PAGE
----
Quip, a new mobile first
word processor, is coming into the tablet market at a unique time a Bring Your
Own Device (BYOD) and enterprise mobility drive increasingly mobile enterprises.
The company is founded by Bret Taylor, formerly CTO of Facebook, and Kevin Gibbs, formerly tech lead for Google Apps Engine, which gives it some serious
street cred and sets the bar high for the Quip app.

You can sign up with Quip using any valid email address. I got Quip working great with
both my regular Google account and my Google Apps for Business account. The basic Quip app is free and supports up to five users. I tested the free version, but
there’s also Quip Business ($12.00/month
per user) and plans for Quip Enterprise.

Using Quip

When I downloaded the app to my iPad and opened it for the
first time, signing in with my Google account brought up the Quip Desktop
(Figure A).

Figure A

The Quip Desktop.

Quip adapts to any screen and brings real-time,
collaborative editing (including support
for offline editing) to the iPad or iPhone. The collaborative angle is
something I have yet to see in other mobile word processors. Where Quip gets it right is in the app’s simplicity. Every document has a chat thread, and every document edit
appears in a document “news feed” on the left side of the app (Figure B). This news feed
is great for mobile workers and others who don’t like following track changes. 

Figure B

A document open in Quip.

You can use the @symbol to link to other people and
documents. This creates a link from which you can start chat sessions or open
linked documents. Figure C shows how messages to another user appear in the
news feed.

Figure C

Message other document collaborators in Quip.

It’s easy to create folders in Quip to organize your
documents. You also have the option to create private folders to secure documents
for your project team or department.

The interactive and shared checklists are still on the
simple side. There is a benefit to centralizing such a function with your
team’s documents, but other companies — like Asana, Do, and Producteev — offer capable mobile apps (tied to
their cloud platforms) that blow away this fledgling task management feature.

Quip’s alerts when edits are made to a document show that these
app developers have some game. It’s simple and common sense enough to be
standard in such word processors, but nobody else offers it — not even Apple Pages (however, I expect the final release of iWork for iCloud might change that).

Quip and document complexity

I’m from a world where documents mean templates and styles.
Quip sticks with just the basics. You aren’t going to be writing a customer-facing manual, but you can certainly write articles, blog posts, or other
simple documents that require minimal formatting, such as headings, bold, and underlining. You can also insert
images and create simple tables.

My first inclination about Quip is that it’s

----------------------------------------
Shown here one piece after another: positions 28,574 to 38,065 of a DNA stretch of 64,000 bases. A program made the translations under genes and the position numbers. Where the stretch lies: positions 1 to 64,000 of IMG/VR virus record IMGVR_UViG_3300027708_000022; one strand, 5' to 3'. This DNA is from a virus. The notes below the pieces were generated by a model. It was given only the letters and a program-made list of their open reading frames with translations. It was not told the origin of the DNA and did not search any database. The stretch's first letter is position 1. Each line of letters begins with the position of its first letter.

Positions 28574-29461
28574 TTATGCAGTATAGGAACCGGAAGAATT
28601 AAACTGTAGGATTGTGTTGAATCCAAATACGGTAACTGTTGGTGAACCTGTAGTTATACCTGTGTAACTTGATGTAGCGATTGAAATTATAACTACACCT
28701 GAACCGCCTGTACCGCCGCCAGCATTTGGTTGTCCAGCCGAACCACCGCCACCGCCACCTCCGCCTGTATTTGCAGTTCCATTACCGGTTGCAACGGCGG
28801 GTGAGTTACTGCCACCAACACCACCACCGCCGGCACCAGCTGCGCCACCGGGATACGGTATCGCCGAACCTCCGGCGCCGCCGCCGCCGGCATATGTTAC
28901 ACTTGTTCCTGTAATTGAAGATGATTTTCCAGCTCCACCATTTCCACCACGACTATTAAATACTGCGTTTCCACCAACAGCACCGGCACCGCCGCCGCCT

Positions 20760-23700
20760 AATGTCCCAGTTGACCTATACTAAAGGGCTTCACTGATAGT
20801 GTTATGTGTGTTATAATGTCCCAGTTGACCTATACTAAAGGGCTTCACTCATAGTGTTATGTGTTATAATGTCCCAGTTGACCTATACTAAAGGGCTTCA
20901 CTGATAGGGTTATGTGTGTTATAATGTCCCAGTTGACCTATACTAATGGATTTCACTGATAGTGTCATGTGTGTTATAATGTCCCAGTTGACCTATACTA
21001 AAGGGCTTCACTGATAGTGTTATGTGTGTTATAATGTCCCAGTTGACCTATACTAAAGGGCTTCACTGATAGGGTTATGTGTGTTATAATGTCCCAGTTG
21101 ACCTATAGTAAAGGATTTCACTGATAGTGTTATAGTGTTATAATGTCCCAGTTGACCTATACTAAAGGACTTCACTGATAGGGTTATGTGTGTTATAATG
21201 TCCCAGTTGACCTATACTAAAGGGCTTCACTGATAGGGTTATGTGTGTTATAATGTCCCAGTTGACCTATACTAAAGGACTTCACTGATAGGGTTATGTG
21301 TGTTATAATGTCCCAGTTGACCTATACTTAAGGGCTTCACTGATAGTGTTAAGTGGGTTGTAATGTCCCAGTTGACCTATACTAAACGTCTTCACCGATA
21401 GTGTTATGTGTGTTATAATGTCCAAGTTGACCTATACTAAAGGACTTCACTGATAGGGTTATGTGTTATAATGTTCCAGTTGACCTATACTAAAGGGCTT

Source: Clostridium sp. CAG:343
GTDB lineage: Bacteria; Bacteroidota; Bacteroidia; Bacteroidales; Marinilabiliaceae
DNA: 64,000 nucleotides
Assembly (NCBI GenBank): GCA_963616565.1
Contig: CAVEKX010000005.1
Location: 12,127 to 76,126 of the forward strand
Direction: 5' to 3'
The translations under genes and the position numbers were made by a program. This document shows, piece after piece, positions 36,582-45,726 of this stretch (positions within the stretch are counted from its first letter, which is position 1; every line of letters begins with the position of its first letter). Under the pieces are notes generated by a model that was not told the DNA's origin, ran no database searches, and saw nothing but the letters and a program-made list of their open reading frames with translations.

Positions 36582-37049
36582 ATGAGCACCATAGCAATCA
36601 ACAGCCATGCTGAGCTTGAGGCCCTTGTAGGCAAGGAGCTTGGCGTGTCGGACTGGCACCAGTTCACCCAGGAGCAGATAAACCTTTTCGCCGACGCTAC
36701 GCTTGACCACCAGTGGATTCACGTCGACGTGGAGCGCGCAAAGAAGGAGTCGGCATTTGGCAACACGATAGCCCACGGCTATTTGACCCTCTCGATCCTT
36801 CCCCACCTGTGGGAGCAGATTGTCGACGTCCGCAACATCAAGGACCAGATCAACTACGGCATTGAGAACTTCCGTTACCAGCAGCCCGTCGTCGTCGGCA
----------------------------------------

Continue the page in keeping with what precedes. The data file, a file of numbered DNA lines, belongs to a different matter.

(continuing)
useful for collaborating on basic content. For example, I can see a team collaborating on
installation procedures or a requirements document in Quip.
Unfortunately, the only way to get documents out of Quip is through PDF output in the desktop browser version. This makes Quip off limits for most, if
not all, external documents.

Quip on PCs

Quip also works on PCs. I like the thought of Quip for team-based
collaborative document authoring, with members using whatever device they
choose and keeping documents out of the email inbox. However, the Quip user
interface looks stretched and tired out on larger monitors.

Quip on Android

A preview version of Quip for Android is available in the Google Play Store. However, at the time of this writing, the app only supports viewing documents and replying to existing conversations. I tried out the preview app on one of my Android tablets (Figure D) and was
pleased to see that it looked very similar to the iOS app, but I’m hesitant to pass a final judgment on the app until I can create some
documents with Quip on my Android tablet.

Figure D

Quip (Preview) app for Android.

Final thoughts

I’ve long been on the fence about mobile word processors for
anything outside of light editing. However, my time writing for TechRepublic’s Tablets in the
Enterprise blog has enabled me to step away from the long documents, templates, and
styles and manuals bias from my work as a technical writer. The fact is, with the rise of enterprise
mobility and BYOD), the age-old word processing model is
due for an overhaul. Such an overhaul is
going to come from nimble startups like Quip, because — as the launch of Office
Mobile for Office 365 shows all too clearly — Microsoft either can’t or won’t launch
a solid mobile Office suite that works across mobile devices.

In my opinion, Quip — with a properly executed roadmap — has the
potential to set the rules for word processing in organizations that depend on
mobile workers. However, Quip needs more time to get there.